Dressage work requires the rider to move her leg back to ask her haunches to step laterally. Therefore, fenders that can swing back and forth freely are essential. The position and fender length are necessary for the rider to keep a balanced seat. The most common seat fault by far is the “chair seat,” which occurs when the rider’s feet are placed well ahead of the ear-shoulder-hip vertical line. Often, the chair seat is made worse by riders bracing against the stirrups, locking out their knees and thus wedging themselves between the stirrups and the cantle of the saddle. While such an arrangement can feel very secure, it is useless for dressage work, as locked-out joints don’t allow the rider to follow the horse’s movement, the seat is disconnected from the horse’s back, and the rider is perpetually behind the motion of the horse. Moving a leg back for a lateral aid is a rather tricky proposition for a rider in such a seat. While out western dressage saddle shopping, sit in the saddles to ensure that the fender position allows your feet to stay underneath you, with the knees slightly bent. If you are lucky, the fenders will be attached to the bar so you can slide back and forth to find a perfect position.
Having the seat of the saddle fit the rider is another seemingly obvious point, yet far too many riders try to wedge themselves into too small of a heart. I often hear the excuse — “well, the saddle fits the horse well, so it’s OK that I suffer in a saddle that is too small.” A saddle that is too small for the rider will never fit the horse well. Instead of the rider’s weight resting in the deepest part of the saddle, in front of the cantle, the rider will end up sitting ON the cantle, putting all of the weight on the back edge of the saddle bars, pushing them into the horse’s loin. To make things worse, sitting up on the cantle tips the rider’s pelvis forward, so now the rider is unbalanced, causing even more motion and digging into the horse’s back.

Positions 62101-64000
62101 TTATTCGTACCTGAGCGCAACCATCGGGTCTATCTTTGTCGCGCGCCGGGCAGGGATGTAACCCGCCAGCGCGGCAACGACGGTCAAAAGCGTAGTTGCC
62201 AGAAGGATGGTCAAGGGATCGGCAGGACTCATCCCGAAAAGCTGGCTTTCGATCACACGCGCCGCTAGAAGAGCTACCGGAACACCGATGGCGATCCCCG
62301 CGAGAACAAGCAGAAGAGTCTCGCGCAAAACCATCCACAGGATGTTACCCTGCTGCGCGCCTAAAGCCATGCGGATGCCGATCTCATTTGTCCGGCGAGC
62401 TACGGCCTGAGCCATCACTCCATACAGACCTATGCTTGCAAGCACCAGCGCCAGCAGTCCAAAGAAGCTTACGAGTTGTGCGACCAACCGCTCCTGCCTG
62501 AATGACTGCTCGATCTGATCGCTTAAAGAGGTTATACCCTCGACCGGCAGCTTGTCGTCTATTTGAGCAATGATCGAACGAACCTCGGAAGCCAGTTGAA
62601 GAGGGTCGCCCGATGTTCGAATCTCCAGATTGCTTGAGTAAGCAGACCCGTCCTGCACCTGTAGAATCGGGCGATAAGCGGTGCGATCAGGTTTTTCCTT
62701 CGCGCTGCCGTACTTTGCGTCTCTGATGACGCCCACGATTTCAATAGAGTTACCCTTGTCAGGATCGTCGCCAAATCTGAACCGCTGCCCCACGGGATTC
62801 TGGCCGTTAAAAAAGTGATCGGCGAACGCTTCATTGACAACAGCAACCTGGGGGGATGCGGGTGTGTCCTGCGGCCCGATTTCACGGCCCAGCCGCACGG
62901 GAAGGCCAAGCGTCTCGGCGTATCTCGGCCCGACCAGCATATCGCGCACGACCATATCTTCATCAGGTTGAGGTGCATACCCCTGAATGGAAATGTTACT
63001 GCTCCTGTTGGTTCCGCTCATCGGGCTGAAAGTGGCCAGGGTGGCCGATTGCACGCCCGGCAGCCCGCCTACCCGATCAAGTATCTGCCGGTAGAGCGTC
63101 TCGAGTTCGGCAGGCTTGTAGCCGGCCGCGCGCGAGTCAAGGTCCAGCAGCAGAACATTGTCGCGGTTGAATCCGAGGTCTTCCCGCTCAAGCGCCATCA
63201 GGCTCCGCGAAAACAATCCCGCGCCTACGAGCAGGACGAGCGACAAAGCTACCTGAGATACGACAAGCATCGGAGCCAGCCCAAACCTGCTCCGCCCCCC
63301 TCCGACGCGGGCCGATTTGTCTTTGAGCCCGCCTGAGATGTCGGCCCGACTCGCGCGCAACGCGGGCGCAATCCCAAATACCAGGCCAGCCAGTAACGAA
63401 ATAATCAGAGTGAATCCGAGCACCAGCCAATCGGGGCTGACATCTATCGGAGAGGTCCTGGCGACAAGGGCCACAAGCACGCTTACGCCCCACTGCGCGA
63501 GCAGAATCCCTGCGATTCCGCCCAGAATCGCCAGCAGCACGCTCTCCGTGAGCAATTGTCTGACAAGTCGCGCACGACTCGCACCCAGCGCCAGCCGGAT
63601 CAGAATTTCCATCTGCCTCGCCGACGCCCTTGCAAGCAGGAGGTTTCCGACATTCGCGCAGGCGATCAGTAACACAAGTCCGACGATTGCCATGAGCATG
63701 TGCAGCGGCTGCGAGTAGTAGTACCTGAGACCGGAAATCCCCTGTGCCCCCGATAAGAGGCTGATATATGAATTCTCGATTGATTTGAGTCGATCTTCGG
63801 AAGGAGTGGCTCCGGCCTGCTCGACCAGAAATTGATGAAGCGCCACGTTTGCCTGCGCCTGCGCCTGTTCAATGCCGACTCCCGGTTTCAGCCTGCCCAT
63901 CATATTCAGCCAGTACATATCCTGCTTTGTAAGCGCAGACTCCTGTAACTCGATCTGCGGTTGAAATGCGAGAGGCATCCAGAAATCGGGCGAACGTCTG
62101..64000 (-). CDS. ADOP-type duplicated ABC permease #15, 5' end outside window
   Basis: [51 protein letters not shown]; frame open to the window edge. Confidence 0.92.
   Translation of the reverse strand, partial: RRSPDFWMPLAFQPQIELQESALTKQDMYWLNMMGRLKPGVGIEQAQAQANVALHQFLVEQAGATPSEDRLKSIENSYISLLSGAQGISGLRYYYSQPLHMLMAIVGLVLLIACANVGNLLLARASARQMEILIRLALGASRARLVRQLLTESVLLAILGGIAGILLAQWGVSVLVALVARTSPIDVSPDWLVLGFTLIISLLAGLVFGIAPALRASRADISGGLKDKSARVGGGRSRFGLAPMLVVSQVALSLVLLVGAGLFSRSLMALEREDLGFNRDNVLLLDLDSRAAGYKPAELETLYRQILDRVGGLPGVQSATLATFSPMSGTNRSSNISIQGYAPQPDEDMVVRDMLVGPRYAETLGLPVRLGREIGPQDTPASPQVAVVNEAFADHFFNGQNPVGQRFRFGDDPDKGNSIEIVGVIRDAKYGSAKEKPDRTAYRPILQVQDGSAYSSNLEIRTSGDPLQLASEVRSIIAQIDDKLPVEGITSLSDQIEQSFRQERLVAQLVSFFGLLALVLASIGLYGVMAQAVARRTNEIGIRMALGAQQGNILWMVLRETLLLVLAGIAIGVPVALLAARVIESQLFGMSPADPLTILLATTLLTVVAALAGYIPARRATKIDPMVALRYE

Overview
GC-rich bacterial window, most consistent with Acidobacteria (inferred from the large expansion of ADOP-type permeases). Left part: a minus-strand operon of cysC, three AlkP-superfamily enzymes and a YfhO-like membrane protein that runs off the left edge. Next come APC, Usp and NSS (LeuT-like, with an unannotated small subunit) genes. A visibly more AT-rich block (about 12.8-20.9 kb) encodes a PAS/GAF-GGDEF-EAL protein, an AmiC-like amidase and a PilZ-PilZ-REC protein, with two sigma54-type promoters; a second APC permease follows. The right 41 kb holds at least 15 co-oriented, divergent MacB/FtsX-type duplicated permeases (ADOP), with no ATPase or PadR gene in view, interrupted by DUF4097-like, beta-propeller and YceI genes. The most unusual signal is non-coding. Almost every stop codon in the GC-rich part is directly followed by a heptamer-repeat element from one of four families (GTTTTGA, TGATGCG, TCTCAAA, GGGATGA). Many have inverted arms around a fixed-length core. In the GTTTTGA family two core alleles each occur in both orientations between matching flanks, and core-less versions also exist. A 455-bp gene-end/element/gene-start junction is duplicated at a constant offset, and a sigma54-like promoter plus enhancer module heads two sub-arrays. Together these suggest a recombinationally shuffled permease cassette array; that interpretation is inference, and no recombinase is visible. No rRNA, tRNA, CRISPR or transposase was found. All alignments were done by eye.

Another prevalent myth is that larger seats are only required for larger/heavier riders. The rider’s thigh size determines the seat size. Thigh circumference can be converted to thigh width by dividing it by 3.14 and measured on the saddle from the back of the swells to the front of the cantle. Saddles that are too long for the rider are also an issue; the stirrups frequently hang too far (see Point 3. Above). A long seat combined with a chair seat position places all of the rider’s weight on the loins. A large seat makes it difficult to maintain one’s equilibrium. As you start to feel comfortable riding In a balanced position, the size of the saddle seat required diminishes. Another benefit of a smaller seat size is moving closer to the horse’s center of balance (like a jockey or bronc rider) and the ride smoother.